Who designed your outdoor kitchen? Local landscape designer Denise Wahl.

What were the design challenges you faced? Of course there are always challenges in design and implementation, but nothing atypical for an outdoor space. We were lucky in that regard.

Are there any specific design details that are unique to you? I specifically wanted a woodfire grill, since a lot of the Middle Eastern food and cooking I grew up with tastes best when cooked over a wood fire.

If you could choose just one grill component for a small kitchen, what would it be? I would choose the wood-fire grill — as it turns out, I use that more than anything else. However, it may not be doable for someone with a small kitchen. For a small outdoor kitchen, a basic gas grill is the best thing that you can get. It’s the most versatile.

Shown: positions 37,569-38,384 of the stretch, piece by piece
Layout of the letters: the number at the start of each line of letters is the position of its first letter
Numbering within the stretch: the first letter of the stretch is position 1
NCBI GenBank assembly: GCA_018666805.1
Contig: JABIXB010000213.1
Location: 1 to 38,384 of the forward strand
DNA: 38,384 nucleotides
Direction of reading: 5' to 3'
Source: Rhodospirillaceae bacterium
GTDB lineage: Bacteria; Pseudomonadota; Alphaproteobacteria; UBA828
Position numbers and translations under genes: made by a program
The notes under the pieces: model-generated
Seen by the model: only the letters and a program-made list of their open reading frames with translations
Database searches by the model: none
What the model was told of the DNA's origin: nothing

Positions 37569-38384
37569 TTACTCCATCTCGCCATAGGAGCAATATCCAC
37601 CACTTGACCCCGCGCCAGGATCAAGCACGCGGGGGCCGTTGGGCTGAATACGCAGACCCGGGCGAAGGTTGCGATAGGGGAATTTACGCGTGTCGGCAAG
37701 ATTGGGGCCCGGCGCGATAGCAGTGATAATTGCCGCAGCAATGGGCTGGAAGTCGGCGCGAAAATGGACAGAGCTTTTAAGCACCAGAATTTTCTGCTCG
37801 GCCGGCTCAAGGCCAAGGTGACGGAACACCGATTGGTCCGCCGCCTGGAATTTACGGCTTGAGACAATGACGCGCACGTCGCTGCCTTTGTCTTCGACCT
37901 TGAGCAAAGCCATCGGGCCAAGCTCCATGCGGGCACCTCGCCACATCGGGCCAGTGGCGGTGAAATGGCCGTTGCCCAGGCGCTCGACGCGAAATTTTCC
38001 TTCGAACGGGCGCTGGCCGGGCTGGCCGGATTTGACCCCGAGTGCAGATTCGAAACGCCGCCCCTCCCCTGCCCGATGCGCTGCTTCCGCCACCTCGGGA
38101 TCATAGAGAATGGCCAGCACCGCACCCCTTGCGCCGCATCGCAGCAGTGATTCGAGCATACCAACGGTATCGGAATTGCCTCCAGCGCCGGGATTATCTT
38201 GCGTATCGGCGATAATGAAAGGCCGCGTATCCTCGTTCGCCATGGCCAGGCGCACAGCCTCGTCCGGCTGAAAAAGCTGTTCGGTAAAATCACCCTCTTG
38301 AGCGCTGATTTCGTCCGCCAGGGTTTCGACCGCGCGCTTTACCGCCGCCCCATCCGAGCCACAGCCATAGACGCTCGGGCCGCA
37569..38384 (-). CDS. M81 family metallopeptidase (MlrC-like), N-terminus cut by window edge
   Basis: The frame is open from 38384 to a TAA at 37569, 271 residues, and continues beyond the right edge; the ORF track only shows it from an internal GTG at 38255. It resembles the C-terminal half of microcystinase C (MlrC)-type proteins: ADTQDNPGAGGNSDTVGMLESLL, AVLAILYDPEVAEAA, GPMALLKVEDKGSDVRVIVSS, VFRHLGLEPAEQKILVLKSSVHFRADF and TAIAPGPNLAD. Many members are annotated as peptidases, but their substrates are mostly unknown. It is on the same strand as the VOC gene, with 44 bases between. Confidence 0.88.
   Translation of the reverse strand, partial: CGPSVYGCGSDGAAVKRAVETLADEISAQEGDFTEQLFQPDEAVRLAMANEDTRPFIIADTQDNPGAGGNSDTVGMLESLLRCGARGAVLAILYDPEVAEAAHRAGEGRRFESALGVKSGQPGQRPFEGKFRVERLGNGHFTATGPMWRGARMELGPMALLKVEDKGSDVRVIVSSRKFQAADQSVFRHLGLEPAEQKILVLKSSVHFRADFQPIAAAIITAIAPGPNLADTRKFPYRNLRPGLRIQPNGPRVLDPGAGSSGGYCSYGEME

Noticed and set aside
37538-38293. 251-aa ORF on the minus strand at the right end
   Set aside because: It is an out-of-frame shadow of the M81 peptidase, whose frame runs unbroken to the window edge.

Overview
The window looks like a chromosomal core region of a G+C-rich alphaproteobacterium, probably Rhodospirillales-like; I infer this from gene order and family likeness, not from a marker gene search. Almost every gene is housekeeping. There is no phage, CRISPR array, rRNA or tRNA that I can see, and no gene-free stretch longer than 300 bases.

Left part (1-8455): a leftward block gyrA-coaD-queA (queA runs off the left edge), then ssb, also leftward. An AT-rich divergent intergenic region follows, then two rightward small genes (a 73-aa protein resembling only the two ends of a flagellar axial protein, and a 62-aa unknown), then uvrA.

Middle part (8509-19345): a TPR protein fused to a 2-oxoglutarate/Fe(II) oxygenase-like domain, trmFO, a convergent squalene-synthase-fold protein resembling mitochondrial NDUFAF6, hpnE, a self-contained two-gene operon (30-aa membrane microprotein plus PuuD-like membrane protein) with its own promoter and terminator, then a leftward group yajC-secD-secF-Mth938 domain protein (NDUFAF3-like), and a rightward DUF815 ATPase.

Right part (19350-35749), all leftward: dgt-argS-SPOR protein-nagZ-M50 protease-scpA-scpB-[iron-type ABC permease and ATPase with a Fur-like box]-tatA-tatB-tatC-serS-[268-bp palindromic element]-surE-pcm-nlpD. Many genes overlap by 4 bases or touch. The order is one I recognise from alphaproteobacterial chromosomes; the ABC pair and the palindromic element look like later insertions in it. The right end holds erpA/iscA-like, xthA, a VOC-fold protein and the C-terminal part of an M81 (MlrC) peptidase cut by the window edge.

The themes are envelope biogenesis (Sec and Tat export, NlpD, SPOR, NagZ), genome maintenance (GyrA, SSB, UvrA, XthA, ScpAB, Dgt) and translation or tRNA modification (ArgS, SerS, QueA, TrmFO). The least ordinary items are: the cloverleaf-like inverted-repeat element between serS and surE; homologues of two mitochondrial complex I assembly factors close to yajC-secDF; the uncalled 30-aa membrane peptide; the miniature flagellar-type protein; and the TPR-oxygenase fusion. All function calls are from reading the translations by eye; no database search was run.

Is there anything you would add or change in your kitchen? In general, I’m pretty happy with my kitchen. Most of our outdoor kitchen is covered, and it’s partially enclosed. We love hosting big Thanksgiving dinners outside. However, in the past few years, we’ve discovered that it gets cold out here. We’re in the process of building some “walls” with fabric so that we have a little bit more protection from the wind during the colder days.

Gas, charcoal or wood? Definitely wood.

How many cooks in the kitchen? My whole family loves to jump in. We all help with meals, but my wife, Diane, is definitely the head chef in our home. She keeps us all organized and having fun.